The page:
How Do we Trust what we read - and share with patrons?

htp:// writes "What standards or techniques do you use to filter out Bad information from Good - when gathering information for Patrons or Work-related projects, especially current events related?
A couple of stories to consider:
Reaction: Mirror editor sacked, from the BBC, and

Daily Mirror Apologizes for Fake Photos"

Update: 05/16 11:21 EST by B: hoaxes that fooled the worldly wise British media, from The Guardian takes a look back through the decades at the issue.


We all should have learned to judge the authority of a source. Of late with the hoax pictures of prisoner abuse, plagarism, and falsifcation of stories (I'm told it is now called Blairism - a mix of plagarism and fiction.)it has become harder to rely on sources we once considered authoratative.

I think the reaction of the sources to incidents of these types is quite a good gauge of their reliability. If I recall the NYT seemed to pass the buck quite a bit before admitting Jason Blair was a fraud. In contrast the Daily Mirror admitted its mistake as soon as it was apparent and cleaned house that day.

However we must be able to judge the authority of a source before it is duped by shenanigans like we have seen recently. The same hallmarks of authority apply to any source print or electronic. A history of reliability and a lack of undesireable bias are remarkably important. We all know, or should know, that The Onion is satire, yet main stream journalists use it as a source. Every six months or so I read about some unmotivated journalist taking a lead from The Onion or some other such publication and weaving it into his own story. It is almost impossible to ascertain the authority of a brand new source, especially a website. We as librarians must use the skills we acquired in library school to filter the signal from the noise.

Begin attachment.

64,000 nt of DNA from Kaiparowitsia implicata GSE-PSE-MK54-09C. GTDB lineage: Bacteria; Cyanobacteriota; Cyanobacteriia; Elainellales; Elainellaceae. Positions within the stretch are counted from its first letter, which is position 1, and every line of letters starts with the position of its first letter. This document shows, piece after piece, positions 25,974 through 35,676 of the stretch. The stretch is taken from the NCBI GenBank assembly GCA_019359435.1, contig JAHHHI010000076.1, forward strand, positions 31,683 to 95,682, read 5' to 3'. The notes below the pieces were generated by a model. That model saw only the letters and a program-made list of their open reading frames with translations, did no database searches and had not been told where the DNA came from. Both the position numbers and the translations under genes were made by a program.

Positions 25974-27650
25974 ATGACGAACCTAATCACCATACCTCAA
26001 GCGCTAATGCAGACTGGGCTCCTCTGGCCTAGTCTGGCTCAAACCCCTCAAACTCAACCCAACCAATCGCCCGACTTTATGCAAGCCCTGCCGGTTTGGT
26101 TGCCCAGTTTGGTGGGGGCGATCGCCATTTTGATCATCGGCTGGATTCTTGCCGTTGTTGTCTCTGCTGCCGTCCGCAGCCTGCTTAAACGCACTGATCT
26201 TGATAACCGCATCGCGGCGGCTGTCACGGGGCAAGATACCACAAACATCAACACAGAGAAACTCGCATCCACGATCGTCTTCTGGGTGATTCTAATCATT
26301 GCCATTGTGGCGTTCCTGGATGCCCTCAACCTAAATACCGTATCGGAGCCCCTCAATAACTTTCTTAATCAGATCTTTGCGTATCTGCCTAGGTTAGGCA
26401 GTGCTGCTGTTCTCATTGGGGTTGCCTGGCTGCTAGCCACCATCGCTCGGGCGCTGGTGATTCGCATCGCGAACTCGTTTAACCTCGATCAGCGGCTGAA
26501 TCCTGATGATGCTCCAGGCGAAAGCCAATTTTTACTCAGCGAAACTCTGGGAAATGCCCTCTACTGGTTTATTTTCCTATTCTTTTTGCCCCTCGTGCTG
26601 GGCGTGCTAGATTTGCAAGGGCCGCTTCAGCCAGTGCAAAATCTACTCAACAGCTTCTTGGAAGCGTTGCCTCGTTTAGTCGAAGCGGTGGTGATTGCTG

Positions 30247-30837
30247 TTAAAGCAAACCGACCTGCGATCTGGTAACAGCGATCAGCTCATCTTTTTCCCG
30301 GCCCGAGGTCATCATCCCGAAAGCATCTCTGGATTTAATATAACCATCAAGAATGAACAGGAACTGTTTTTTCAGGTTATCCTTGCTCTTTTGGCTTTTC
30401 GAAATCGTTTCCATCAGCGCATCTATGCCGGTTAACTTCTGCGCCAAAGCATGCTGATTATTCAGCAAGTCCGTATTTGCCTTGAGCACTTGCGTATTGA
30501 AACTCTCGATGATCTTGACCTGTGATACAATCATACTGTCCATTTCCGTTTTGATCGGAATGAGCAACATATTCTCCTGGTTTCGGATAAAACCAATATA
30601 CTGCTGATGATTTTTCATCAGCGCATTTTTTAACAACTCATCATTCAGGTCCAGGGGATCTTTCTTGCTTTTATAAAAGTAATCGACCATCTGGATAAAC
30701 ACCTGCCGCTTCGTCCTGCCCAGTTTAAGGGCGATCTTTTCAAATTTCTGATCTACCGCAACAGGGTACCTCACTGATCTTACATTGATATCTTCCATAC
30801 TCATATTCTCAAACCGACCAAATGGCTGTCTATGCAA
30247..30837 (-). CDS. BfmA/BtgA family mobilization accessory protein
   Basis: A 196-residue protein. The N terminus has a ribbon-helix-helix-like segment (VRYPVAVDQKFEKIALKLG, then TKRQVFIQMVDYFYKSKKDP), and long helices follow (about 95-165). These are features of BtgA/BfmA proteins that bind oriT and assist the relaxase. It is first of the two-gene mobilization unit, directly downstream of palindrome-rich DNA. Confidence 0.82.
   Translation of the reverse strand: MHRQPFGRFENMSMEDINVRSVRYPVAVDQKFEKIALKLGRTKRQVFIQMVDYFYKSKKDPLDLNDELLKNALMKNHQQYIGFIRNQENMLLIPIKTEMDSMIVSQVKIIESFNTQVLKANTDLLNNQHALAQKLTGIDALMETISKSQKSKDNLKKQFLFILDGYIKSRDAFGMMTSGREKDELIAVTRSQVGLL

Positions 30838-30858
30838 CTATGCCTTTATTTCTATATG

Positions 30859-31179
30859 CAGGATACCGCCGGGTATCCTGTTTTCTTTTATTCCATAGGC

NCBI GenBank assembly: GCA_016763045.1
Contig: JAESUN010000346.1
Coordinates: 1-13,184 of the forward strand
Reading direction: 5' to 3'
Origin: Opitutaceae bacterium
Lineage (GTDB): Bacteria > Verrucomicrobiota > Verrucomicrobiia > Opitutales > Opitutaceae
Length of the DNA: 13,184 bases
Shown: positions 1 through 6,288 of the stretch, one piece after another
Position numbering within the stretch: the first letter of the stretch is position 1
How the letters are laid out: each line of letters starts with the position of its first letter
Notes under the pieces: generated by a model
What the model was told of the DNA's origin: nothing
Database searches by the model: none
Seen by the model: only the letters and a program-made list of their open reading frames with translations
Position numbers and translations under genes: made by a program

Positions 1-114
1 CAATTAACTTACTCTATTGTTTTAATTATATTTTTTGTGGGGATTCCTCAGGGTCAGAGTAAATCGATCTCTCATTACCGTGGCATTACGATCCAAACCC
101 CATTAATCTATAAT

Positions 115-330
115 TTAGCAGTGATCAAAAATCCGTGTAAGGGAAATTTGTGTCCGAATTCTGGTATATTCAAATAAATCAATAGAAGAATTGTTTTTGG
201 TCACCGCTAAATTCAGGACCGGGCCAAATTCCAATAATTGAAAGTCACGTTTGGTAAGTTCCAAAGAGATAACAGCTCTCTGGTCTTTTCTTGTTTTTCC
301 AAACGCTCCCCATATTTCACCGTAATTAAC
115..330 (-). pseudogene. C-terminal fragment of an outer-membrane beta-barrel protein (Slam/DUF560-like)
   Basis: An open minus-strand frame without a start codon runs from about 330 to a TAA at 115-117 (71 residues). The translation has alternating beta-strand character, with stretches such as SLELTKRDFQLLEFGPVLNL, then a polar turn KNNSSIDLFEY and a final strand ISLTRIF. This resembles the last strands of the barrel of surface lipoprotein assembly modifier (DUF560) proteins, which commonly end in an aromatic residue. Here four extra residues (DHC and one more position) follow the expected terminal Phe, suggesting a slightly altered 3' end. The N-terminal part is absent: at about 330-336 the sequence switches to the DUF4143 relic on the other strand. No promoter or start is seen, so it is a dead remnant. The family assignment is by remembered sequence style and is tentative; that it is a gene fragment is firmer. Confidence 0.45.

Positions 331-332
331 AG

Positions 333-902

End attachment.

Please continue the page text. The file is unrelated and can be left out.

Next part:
Epistemology: The study of how we know what we "know". Most of what we "know" we simply take for granted; there's no way anybody can have the time and energy to verify everything. It helps if you can learn how to reserve judgement and remain willing to change your mind. You should also learn how to think critically and how to analyse situtations to some depth instead of drawing conclusions from superficial examinations.

And even then it's still pretty much a crap shoot.

Pretty ironic, I think; everyone seems to agree that American society has hit a peak in cynicism and yet readily accepts the latest news release, even advertisement, as factual.

Critical thinking isn't taught in school in the US (afaik), and implies/requires skill. I think it's actually pretty well demolished by rote learning and "teaching to the test".

Skepticism would probably suffice, combined with some pat phrases like, "Do you think there could be any truth to this: [insert headline here]?", or "What proof do they have that: [ProductX Reverses Aging]"

Encourage kids to ask questions, especially the kind of infuriating open-ended ones kids seem to love. Help them track down the answer; show them you think their sense of curiousity or incredulity is important.

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